On another hand, today’s trend showed 2 types of companies. The Opportunistic and the Real Boring. The Opportunistic were ones who saw an opportunity to join the movement and gave their full support to the campaign. Amongst those was @IOION_UAE @naheldotcom @redbullUAE @SpotonPR and some others. The Real Boring are the ones who just stood on the side announcing corporate news without pitching in. Booo!

Overall this has been an awesome experience and great to see yet again how tight the UAE Twitter community is. A shout out goes to the region who all chipped in! Was good fun.

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  • I’ll be opportunistic here and RT myself: lol: http://twitter.com/#!/Ammouni/status/120478161355014145

    I completely agree with you, their response didn’t meet the hype the UAE twitterverse created and is not expected from a supposedly ‘cool’ events company.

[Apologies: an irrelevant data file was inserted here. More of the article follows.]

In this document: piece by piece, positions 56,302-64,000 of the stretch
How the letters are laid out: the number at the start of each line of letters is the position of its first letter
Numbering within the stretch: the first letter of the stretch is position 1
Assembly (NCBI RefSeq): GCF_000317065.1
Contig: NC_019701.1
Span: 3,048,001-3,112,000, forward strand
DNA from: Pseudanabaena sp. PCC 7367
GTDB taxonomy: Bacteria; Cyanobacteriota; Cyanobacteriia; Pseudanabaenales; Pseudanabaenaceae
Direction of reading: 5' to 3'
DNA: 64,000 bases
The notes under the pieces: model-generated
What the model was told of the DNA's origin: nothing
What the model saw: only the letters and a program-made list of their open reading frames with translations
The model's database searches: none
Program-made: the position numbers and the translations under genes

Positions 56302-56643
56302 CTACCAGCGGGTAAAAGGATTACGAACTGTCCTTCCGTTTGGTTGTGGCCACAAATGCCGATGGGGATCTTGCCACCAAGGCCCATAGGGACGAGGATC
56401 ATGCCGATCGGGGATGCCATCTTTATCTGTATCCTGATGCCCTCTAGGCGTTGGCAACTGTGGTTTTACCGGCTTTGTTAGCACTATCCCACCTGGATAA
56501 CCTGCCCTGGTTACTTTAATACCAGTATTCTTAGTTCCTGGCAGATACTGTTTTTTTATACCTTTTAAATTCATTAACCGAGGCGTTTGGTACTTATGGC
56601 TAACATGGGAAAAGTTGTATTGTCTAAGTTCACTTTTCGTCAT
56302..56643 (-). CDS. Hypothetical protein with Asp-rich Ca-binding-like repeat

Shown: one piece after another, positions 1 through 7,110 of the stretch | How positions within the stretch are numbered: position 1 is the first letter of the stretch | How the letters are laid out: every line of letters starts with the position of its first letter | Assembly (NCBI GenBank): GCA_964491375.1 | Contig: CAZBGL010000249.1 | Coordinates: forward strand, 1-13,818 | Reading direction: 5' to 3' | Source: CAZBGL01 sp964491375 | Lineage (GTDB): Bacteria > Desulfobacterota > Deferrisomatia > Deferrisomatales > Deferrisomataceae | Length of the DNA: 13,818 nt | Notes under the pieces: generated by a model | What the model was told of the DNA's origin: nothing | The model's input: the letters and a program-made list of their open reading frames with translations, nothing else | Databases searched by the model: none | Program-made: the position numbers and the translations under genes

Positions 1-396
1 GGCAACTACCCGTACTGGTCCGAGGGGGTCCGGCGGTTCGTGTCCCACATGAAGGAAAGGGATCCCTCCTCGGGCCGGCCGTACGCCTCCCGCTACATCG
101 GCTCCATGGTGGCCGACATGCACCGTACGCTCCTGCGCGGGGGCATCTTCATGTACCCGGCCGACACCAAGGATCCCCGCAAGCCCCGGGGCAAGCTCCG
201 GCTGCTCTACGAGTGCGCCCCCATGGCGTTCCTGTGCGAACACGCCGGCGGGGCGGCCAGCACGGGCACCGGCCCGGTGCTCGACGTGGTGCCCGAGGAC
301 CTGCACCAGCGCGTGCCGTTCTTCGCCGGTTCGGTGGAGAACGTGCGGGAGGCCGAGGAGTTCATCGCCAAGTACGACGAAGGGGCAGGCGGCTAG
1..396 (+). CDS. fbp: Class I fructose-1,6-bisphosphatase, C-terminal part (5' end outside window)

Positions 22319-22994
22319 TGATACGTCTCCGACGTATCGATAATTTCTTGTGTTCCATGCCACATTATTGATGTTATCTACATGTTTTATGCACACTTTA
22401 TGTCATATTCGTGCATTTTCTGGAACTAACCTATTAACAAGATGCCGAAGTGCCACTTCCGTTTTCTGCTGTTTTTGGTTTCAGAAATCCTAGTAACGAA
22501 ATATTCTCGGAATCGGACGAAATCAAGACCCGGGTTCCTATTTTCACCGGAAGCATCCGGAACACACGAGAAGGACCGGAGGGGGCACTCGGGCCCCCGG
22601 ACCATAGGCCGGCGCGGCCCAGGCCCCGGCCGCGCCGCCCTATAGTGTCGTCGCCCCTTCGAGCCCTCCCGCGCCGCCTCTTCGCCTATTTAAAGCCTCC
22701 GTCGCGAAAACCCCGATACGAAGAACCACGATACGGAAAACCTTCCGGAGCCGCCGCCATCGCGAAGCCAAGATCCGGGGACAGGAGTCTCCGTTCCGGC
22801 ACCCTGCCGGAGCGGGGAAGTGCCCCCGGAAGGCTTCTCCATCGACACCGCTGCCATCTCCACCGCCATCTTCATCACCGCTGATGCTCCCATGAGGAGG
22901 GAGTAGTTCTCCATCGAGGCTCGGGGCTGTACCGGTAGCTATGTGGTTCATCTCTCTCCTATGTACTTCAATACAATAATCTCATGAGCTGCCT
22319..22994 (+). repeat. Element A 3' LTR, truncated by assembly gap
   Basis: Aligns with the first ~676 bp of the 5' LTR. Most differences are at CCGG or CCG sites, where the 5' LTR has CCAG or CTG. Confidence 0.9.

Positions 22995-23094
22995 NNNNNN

• Anonymous

      RT Yourself as much as You’d like! Thanks for dropping by and showing your support Ammouni.

  • I thought they are scheduled to perform on the 25th?

    • Anonymous

      Yes you are right. Excuse that error. Will update it now. 🙂

  • UAE’s events management attached to it is wrapped up around 2 things: Fear of what could happen next if they let one thing slip, and of course, hypocrisy. This is EXACTLY why most of these events, if not all, are profit making. They have a mission: To put UAE on the map. What did you expect? All the best Basel. I wished that you would have fulfilled your dream. Joe, you’re just a GOOD friend for helping him out 🙂

    • Anonymous

      Thanks for the good feedback Khaled! Very glad to see the community rise to support this initiative. It’s great to see.

  • great job joe!” thats the power of SM we will keep tweeting it hoping to invoke a sense of fanatic-ism> basel sure deserves it, come on @thinkflash get your act together ! All the best guys!

    • Anonymous

      Thanks for the support Nour!

  • Anonymous

    Guys, just to clarify things here, having worked in the entertainment industry for over 8 years, no one has an authority in concerts except for the artist. Some of the artists that I’ve worked with didn’t even allow the organizer to see them. Heck, I was with a record label and we weren’t allowed backstage in a few concerts.